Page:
BIM can improve the industry’s efficiency but more firms need to adopt it before the full benefit can be realised
Given that 2016 brought us President Trump, the vote for Brexit and the death of David Bowie, it may well have escaped memory that it was also the year the UK government mandated BIM. As far as construction was concerned, however, this was to be the game changer – the move that would lead the industry to make the leap into a digitalised, more efficient, more productive future. So, 12 months after it became mandatory for firms to use level 2 BIM – collaborative working with digital 3D models – on centrally procured government projects, has the ambition become reality?
Unquestionably, BIM has become a mainstream concept in the industry: the latest annual survey from technical information provider NBS finds just 3% of respondents, which are predominantly architects, but also consultants and contractors, are unaware of its existence. Actual use still lags significantly behind, but take-up shifted gear last year: 62% said their firms were now using BIM, the biggest jump since 2014.
So, good progress – but it’s not universal. SMEs are still being put off by the upfront investment costs, and if that pattern is evident among architects, it is even more so in the contracting supply chain.
Frustratingly, it seems that progress is being stunted partly because the government lacks commitment to its own mandate: more than half of those polled by NBS said government departments were not making BIM use a requirement when hiring firms. The picture becomes even worse at a local government level, where BIM is not mandated – architects don’t believe many local authorities understand what BIM is, let alone procure it. Ditto private sector clients: 72% said clients in general did not understand the benefits of BIM.
In short, then: clients don’t get it, the industry is split between those who do and those who don’t, and the government is failing to enforce it; all of which slows the pace of change. It’s an analysis that could apply to any number of initiatives designed to modernise construction over the years.
So what happens now? Does BIM remain where it is, stuck on the second level with sporadic uptake, or has it got the traction to keep moving forward?
The reality is that the case for BIM is startlingly clear. That the construction industry is inefficient and plagued by poor productivity is a widely acknowledged problem: the sector lags far behind counterpart industries like manufacturing in terms of productivity growth. Meanwhile, project and cost overruns remain commonplace.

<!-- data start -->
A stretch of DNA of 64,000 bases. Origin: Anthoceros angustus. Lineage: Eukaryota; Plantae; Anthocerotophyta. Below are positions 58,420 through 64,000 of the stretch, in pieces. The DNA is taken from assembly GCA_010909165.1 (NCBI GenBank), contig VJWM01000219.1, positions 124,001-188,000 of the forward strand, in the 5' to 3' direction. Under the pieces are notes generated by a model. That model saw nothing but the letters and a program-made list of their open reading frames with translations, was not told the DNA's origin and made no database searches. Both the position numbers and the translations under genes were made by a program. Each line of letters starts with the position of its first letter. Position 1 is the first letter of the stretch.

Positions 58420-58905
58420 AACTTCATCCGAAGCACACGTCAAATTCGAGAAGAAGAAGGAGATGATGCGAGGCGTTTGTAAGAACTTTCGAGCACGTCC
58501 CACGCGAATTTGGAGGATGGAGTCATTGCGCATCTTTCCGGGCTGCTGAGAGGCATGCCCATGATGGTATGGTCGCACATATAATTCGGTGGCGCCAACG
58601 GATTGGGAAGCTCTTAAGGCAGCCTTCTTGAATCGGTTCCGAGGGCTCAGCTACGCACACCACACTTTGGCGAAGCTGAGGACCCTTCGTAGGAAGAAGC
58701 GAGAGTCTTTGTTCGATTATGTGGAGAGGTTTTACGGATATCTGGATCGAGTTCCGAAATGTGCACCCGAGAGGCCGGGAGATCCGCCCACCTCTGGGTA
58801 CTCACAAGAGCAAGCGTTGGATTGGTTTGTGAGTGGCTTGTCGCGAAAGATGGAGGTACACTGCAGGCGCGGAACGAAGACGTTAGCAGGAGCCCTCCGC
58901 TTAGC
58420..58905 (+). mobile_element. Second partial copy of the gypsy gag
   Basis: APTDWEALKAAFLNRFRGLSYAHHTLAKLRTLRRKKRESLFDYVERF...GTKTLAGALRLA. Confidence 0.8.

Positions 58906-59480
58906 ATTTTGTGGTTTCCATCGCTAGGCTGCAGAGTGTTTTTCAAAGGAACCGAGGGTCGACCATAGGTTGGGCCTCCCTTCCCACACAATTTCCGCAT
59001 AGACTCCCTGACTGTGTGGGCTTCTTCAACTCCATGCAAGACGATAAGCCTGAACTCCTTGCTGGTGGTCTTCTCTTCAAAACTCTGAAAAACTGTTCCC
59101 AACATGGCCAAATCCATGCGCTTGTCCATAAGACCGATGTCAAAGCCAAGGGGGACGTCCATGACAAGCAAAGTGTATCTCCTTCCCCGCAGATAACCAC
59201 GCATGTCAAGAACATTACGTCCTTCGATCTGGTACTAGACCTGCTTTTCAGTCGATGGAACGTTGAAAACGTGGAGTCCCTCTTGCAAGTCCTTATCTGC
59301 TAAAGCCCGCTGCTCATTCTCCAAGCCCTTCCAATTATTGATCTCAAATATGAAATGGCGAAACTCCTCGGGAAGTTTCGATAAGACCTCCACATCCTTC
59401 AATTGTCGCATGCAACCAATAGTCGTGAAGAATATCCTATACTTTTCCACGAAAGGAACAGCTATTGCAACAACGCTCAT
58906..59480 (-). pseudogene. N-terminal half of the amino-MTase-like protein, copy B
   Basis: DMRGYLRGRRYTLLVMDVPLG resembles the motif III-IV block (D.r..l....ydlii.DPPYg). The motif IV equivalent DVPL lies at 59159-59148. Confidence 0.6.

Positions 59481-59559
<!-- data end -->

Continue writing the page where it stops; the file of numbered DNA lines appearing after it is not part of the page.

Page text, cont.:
It would help if the government stuck to enforcing the mandate it believed in enough to introduce
BIM does not offer the whole solution to these issues, but it could present a big part of it. More than two-thirds of those using BIM believe it will reduce construction costs and whole-life costs of buildings; 60% say it will enable faster delivery. Meanwhile, the potential for more advanced use of BIM to better integrate data on a building’s performance with its management, and to digitally link systems of different buildings together in smart cities, offers a key not only to more efficient buildings, but also to using them to improve occupants’ health and wellbeing.
With these headwinds, logic dictates that BIM should – eventually – become as accepted a part of a delivery process as pouring concrete or laying bricks. And it would benefit the industry, and the built environment in general, if that were to happen sooner rather than later.
To get there, it would help if the government stuck to enforcing the mandate it believed in enough to introduce. Beyond this, the government’s backing for level 3 BIM, through its Digital Built Britain initiative (see below), has the potential to spur firms to invest further in BIM in the way that its public championing of level 2 has done.
But while the government can still drive BIM forward, it has, to an extent, played its biggest part already, in creating the confidence to drive early take-up.
The real barrier that needs to be overcome now is the lack of buy-in for BIM among private clients. As Great Portland Estates’ James Pellatt put it neatly this week, he doesn’t see many clients taking a lead on BIM, or “completing projects on time either”. If that were to change, the 38% of firms not using BIM might suddenly have a reason to do so – particularly the contractors and SMEs who can still fill order books with BIM-free projects.
BIM offers more efficient delivery, and more efficient buildings, while giving firms using it less exposure to financial risk and a competitive advantage that can be exported around the globe. Or so those who use it believe. It’s in their interest now to convince their private-sector paymasters of the same – and it will be in the UK’s interest too.
Sarah Richardson, editor